Photo: Achmad Ibrahim/TT
Sweden hails 'good for all' global trade deal
Published: 07 Dec 2013 09:32 GMT+01:00
Updated: 07 Dec 2013 09:32 GMT+01:00
Sweden has welcomed the new global trade deal secured at the WTO talks in Bali, with trade minister calling the deal "historic" while foreign minister Carl Bildt claimed it was "good for all".
"Historic," said Sweden's Minister for Trade Ewa Björling to news agency TT on the phone from the Indonesian island when the agreement was completed.
"It's an incredibly important success for the WTO, for Sweden, Swedish companies and for the global economy," she said.
Some 160 countries stand behind the new global reform, which is seen as a feather in the cap of the new WTO head Roberto Azevedo. The agreement aims to reduce the cost of cross-border transactions, i.e. exports and imports of goods and services.
"It will be easier and faster. In concrete terms, this means that the procedures will be simplified in terms of bureaucracy and administration. But the most important part is the indication that, for now, negotiations in other areas of the Doha Round are resumed," Björling said.
Björling estimated that a new global free trade agreement in the Doha Round could increase global GDP by up to 1,600 billion kronor ($245 billion), which is a more conservative forecast than other calculations which indicated growth of 6,500 billion. Ewa Björling referred to a study from Sweden's Kommerskollegium.
Roberto Azevedo told the media that he sees the global agreement as a major step forward for the Doha Round. The goal of which is to eliminate tariffs on goods and services .
Studies show that a transaction between Sweden and an EU country or between Sweden and Norway, requires paperwork which takes an average 4-5 days. For goods and services that are sent to other areas of the world, such as the Middle East and Africa, the number of days increase considerably. Greater expediency is seen as important, especially when developing countries export food, because it decreases waste.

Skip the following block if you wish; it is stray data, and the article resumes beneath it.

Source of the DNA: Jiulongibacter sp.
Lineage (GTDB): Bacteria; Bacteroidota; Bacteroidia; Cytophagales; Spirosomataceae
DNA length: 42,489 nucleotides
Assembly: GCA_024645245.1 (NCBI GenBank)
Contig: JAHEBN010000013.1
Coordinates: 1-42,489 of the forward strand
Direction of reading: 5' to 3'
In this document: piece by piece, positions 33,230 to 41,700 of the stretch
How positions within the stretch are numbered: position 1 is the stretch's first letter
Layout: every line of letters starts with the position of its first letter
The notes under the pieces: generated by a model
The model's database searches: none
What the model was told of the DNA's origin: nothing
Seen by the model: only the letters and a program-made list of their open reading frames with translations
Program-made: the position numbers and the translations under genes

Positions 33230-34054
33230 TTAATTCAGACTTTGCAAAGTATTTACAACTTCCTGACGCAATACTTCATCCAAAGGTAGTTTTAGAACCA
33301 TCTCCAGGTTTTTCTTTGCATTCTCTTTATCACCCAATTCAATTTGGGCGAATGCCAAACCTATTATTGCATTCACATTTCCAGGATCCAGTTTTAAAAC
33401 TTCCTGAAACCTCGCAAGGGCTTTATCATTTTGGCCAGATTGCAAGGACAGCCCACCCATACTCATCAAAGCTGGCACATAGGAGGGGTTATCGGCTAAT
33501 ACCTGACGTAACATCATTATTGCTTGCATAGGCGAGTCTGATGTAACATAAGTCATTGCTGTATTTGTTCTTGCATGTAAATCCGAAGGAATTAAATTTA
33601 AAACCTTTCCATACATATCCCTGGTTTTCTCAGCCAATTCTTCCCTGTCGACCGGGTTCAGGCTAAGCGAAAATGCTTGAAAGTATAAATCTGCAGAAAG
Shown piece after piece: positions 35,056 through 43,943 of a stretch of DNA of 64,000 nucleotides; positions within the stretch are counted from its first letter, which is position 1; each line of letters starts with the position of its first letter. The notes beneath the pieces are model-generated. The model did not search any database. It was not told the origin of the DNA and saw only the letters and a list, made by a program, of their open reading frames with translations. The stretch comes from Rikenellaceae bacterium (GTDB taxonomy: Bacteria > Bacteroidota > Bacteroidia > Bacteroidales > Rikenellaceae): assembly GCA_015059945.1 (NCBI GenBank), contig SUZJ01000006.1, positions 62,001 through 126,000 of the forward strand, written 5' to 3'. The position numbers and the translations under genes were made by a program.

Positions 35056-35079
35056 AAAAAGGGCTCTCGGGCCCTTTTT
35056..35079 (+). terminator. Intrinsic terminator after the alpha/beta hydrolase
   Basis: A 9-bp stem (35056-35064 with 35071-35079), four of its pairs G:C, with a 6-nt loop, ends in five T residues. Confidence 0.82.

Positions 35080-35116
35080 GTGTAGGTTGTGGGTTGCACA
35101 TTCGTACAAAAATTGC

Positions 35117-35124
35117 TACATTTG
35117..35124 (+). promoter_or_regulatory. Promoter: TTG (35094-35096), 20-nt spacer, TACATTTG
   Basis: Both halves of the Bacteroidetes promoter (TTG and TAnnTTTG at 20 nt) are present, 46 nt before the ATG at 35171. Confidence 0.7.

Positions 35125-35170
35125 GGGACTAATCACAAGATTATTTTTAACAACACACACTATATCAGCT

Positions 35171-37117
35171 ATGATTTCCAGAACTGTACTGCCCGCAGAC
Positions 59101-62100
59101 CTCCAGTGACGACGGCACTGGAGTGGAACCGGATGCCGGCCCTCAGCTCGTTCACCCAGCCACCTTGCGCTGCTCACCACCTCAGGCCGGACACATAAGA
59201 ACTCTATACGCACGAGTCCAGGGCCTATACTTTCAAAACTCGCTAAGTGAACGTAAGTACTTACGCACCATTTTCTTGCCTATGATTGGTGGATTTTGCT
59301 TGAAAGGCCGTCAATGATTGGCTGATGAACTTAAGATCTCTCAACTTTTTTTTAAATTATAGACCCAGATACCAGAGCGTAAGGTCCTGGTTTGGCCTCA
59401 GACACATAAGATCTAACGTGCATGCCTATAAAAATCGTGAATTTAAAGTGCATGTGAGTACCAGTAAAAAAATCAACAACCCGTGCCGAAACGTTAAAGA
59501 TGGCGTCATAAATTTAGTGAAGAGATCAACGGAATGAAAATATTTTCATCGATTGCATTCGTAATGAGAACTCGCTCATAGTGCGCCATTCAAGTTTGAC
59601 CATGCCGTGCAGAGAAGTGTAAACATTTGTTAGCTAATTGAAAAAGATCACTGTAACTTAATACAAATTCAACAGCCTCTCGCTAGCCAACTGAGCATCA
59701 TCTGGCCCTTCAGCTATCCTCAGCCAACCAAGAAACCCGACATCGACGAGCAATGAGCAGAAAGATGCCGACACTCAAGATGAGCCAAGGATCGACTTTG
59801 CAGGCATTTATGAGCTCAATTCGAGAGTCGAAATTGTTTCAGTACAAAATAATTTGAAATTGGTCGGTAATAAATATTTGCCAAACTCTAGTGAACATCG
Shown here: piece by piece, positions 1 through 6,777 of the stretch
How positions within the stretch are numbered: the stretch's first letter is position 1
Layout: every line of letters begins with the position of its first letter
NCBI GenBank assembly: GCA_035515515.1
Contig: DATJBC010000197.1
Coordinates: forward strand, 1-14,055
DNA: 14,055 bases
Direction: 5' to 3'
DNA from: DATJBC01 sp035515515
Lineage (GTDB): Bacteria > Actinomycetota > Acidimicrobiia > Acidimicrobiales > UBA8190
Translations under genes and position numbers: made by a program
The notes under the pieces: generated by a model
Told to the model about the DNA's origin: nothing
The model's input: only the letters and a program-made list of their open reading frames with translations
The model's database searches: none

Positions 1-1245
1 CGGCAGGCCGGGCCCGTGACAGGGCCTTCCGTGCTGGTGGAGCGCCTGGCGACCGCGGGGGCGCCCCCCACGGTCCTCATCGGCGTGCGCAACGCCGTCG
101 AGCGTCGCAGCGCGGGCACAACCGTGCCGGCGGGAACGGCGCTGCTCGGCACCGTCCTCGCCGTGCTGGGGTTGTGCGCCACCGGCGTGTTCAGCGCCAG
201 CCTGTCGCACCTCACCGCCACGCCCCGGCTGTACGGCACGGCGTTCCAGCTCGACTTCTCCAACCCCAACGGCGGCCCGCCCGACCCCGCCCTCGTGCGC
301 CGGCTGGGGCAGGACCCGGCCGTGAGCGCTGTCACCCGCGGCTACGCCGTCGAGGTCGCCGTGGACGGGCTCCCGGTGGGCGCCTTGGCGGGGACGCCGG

It is also important for items such as drugs and vaccines where time is sometimes of the essence, Björling pointed out.
According to Björling, current transactions lose between 2 and 15 percent of the price of the product in customs and other bureaucratic complications. Less administrative red tape will create scope for lower prices for goods and services.
"Hopefully, consumers will notice by having more money in their pockets," Ewa Björling said.
The deal is the first WTO global trade deal since the organization was created in 1995. After twelve years of fruitless negotiations, the agreement, Björling argued, will help to increase confidence in the WTO's ability to reduce tariffs and eliminate other barriers to trade worldwide.
She also believes that it can help to facilitate the EU's FTA negotiations with the US and Japan .
"Of course , it is pleasing that we have been able to agree multilaterally; this of course bodes very well for continued bilateral negotiations," she said.
Sweden's Foreign Minister Carl Bildt also hailed the deal on the Friday.
"Excellent news from Bali with multilateral WTO deal to facilitate global trade. Good for all, but particular for developing nations," Bildt said via Twitter on Friday.